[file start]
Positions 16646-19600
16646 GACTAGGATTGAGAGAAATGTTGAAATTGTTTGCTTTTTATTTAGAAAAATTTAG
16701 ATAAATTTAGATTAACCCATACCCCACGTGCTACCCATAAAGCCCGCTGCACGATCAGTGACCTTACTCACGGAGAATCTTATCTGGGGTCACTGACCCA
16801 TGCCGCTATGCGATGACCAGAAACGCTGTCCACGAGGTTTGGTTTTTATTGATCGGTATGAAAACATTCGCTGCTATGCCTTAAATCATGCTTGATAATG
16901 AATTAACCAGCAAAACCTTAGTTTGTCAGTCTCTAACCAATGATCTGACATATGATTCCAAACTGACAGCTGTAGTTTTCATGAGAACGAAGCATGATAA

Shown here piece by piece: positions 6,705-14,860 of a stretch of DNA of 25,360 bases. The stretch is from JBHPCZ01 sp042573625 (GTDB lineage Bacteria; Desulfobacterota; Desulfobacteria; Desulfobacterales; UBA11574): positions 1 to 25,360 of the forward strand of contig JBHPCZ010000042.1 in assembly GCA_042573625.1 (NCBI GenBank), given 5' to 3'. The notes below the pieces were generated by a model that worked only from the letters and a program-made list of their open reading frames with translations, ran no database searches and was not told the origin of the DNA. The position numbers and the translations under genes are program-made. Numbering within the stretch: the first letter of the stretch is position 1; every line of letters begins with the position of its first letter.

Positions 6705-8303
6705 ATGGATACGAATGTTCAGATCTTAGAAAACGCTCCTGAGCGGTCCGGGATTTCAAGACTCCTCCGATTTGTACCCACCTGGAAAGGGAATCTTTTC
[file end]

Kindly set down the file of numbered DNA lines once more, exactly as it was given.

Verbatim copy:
Positions 16646-19600
16646 GACTAGGATTGAGAGAAATGTTGAAATTGTTTGCTTTTTATTTAGAAAAATTTAG
16701 ATAAATTTAGATTAACCCATACCCCACGTGCTACCCATAAAGCCCGCTGCACGATCAGTGACCTTACTCACGGAGAATCTTATCTGGGGTCACTGACCCA
16801 TGCCGCTATGCGATGACCAGAAACGCTGTCCACGAGGTTTGGTTTTTATTGATCGGTATGAAAACATTCGCTGCTATGCCTTAAATCATGCTTGATAATG
16901 AATTAACCAGCAAAACCTTAGTTTGTCAGTCTCTAACCAATGATCTGACATATGATTCCAAACTGACAGCTGTAGTTTTCATGAGAACGAAGCATGATAA

Shown here piece by piece: positions 6,705-14,860 of a stretch of DNA of 25,360 bases. The stretch is from JBHPCZ01 sp042573625 (GTDB lineage Bacteria; Desulfobacterota; Desulfobacteria; Desulfobacterales; UBA11574): positions 1 to 25,360 of the forward strand of contig JBHPCZ010000042.1 in assembly GCA_042573625.1 (NCBI GenBank), given 5' to 3'. The notes below the pieces were generated by a model that worked only from the letters and a program-made list of their open reading frames with translations, ran no database searches and was not told the origin of the DNA. The position numbers and the translations under genes are program-made. Numbering within the stretch: the first letter of the stretch is position 1; every line of letters begins with the position of its first letter.

Positions 6705-8303
6705 ATGGATACGAATGTTCAGATCTTAGAAAACGCTCCTGAGCGGTCCGGGATTTCAAGACTCCTCCGATTTGTACCCACCTGGAAAGGGAATCTTTTC